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Process Stability. How do we determine stability?

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wsterlin

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Process Stability. How do we determine stability?

Mensaje  wsterlin el Sáb Sep 08, 2018 1:13 pm

There many terms in statistics to define the quality state of a process.
• The process can be out of control or in control.  A process is in control when its shape and position are repetitively equal over time. It is out of control when either shape or position differs from time to time as we may observe in the figure below.




• The process can be capable or not capable. A process is capable when all of its data points are within the specification limits, time after time. The process is out of control when one or more of its data points are outside the specification limits, at any given time or repetitively.  To be capable the process needs to be in control.  We can represent these states by the following figure. It is fairly easy to demonstrate the capability of a process as this can be done through the capability indices Cp and Cpk  



However our interest in this blog is the fact that a process can be stable or unstable.  A process out of control is unstable and a process in control is said to be stable. The figure below illustrates these terms. Therefore for a process to be capable it must first be stable within a certain range of allowable shift, that is it can present certain level of instability but without going out of the specification limits. This shift range is typically 1.5 standard deviation. Stability is not like capability where at any particular time it can determine using indices and their formula.



Stability is a bit more complicated because there is not one formula to calculate it but a methodology to determine it. It is defined as the ability of the process to perform in a predictable manner over time. The tricky part is that a process can show good capability index  today and tomorrow and not necessarily be stable next week. That is why there is a difference between short term capability using Cp and Cpk, and long term performance using Pp and Ppk. So how do we determine whether or not a process is stable?

Stability as we can observe in the above figure or as we can deduct by its definition (predictable performance over time), will have to consider two parameters: shape and position.  

1. Shape will be determine by mean and variance. To be stable the process must offer constant means and constant variances, both over time. To study the consistency of variances of a process, one needs to use a scatter diagram of a sufficiently large amount of samples taking in order over a fairly long period of time. The diagram should look like a constant random variation (not positive nor negative correlation) around a constant mean, that is flat straight regression line (not positive, nor negative correlation). A large amount of samples would be at least 100.  And a fair period of time would be at least 30 days.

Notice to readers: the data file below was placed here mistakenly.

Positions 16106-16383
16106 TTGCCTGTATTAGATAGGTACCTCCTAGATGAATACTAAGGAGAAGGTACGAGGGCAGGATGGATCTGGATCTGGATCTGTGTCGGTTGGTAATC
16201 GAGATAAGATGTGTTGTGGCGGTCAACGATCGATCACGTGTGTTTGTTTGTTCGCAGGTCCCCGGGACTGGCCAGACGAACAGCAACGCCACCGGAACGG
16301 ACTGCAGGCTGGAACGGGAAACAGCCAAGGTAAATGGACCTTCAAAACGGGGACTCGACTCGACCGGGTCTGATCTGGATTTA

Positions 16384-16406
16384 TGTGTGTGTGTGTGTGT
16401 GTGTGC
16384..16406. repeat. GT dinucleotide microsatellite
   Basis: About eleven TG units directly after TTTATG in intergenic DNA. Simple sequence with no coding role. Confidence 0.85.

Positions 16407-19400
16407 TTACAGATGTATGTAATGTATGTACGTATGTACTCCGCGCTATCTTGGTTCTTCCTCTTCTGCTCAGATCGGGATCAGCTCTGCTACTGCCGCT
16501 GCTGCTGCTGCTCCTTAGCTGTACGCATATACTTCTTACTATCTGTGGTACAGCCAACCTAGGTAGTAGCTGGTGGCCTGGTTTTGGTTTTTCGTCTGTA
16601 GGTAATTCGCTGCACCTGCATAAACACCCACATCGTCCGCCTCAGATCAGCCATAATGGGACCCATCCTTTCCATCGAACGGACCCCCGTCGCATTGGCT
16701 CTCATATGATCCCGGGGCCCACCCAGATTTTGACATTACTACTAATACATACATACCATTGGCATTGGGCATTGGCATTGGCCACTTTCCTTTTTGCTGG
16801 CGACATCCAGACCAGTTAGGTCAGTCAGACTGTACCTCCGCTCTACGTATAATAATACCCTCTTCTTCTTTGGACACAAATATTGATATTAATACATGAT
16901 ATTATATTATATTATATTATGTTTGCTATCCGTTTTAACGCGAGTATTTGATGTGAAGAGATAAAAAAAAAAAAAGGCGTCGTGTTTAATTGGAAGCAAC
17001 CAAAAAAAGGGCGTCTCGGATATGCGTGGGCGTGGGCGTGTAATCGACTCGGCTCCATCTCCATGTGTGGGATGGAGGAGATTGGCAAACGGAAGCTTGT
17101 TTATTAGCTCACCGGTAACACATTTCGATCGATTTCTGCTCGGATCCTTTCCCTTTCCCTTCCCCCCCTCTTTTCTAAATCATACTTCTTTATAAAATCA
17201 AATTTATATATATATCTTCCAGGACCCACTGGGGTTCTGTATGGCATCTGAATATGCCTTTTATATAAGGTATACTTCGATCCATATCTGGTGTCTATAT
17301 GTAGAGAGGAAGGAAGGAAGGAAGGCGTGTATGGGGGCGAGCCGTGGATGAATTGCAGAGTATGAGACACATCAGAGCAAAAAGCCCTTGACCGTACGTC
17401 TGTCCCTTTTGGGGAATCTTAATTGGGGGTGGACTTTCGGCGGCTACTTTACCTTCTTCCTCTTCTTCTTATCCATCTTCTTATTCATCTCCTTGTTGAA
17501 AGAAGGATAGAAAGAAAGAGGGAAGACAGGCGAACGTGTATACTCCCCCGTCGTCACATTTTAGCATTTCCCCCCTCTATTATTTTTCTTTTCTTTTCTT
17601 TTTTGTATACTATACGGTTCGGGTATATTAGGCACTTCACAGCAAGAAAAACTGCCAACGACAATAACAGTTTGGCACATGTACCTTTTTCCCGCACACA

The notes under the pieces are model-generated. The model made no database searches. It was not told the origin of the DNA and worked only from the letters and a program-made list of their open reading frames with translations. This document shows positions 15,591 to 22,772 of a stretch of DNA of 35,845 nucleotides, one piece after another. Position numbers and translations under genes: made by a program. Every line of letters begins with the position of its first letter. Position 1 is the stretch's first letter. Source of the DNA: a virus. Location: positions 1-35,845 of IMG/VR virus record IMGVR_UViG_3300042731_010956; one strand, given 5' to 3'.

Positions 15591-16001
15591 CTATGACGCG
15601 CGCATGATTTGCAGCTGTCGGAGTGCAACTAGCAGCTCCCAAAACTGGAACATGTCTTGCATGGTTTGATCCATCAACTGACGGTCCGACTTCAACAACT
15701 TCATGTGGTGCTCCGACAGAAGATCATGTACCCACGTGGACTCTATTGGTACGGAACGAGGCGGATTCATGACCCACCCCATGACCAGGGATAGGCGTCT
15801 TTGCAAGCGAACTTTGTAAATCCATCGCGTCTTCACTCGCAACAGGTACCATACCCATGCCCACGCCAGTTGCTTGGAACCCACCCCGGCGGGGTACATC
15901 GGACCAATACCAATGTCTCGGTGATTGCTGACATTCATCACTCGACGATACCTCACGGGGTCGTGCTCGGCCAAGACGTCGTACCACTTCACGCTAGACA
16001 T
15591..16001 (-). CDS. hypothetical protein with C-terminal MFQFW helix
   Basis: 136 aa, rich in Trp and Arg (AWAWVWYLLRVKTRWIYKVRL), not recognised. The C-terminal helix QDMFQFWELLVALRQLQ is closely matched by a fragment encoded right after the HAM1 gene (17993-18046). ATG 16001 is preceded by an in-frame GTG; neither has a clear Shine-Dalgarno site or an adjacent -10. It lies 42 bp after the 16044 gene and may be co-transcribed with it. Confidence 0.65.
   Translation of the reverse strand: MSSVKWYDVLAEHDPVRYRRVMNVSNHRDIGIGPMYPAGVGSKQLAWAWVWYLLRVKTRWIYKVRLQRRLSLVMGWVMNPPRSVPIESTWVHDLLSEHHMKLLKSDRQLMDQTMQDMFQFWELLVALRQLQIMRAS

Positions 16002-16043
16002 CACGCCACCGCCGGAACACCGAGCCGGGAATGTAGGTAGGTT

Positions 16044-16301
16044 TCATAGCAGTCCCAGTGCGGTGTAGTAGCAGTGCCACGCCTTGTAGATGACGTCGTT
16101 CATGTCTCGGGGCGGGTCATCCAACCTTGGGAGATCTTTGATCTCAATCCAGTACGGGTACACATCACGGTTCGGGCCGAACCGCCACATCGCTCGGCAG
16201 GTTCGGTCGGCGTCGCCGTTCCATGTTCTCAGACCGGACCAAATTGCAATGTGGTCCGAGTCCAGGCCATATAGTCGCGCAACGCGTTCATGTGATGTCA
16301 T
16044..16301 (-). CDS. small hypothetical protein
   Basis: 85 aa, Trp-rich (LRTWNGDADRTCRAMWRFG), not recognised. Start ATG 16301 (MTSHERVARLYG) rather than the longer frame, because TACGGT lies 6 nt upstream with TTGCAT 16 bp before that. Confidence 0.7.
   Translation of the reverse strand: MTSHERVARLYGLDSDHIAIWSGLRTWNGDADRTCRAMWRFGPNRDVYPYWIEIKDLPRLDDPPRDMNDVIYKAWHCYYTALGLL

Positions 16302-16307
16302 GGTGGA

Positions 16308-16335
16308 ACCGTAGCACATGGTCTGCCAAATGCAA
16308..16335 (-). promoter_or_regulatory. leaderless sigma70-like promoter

2. Position is itself also a bit more sophisticated to determine. When we talk about position, it is relative to the specification limits. Therefore Cpk will be part of the study. Cpk is the relative position of the process mean to the upper or the lower specification limit depending upon which one is closer.  But remember it must be by definition over time.
A. So to study position over time one needs to make a process distribution capability study over a fairly long period of time (daily during 30 days),
B. Calculate in particular Cpk everyday.  
C. And use descriptive statistics to study the variation of the Cpk’s,  since themselves they must not present a large coefficient of variation and probably be leptokurtic. That is the all point of the “predictable manner over time” definition.  Indeed if the coefficient of variation of the 30 Cpk’s is large it means that the relative position is shifting too much from one Cpk to the other.
D. How much is too much shifting? 1.5 standard deviation is the answer. Therefore in determining the coefficient of variation which is equal to standard deviation divided by mean, it must be compare to the fraction of 1.5 standard deviation over mean. If the coefficient is greater than the 1.5 sigma fraction then there is too much variation and the process is not stable independently if shape was ok in the previous scatter diagram study.

As we can observe process Stability is not a simple matter. It requires time and offer some complexity as two different studies must be performed and if either one fails the stability fails, besides that the second study itself offers different ways of failing.

Stability should be obtained before any real process sustainable improvement can be obtained. This is true for any process but particularly fundamental for validation in pharmaceutical processes.

You may contact us at info@quantumtc.com to participate in a private coaching session to further explore with practical case studies this topic. Fees may be applied.


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WSterlin
Nuestra filosofía: Walk, See & Solve

    Fecha y hora actual: Lun Sep 24, 2018 7:19 am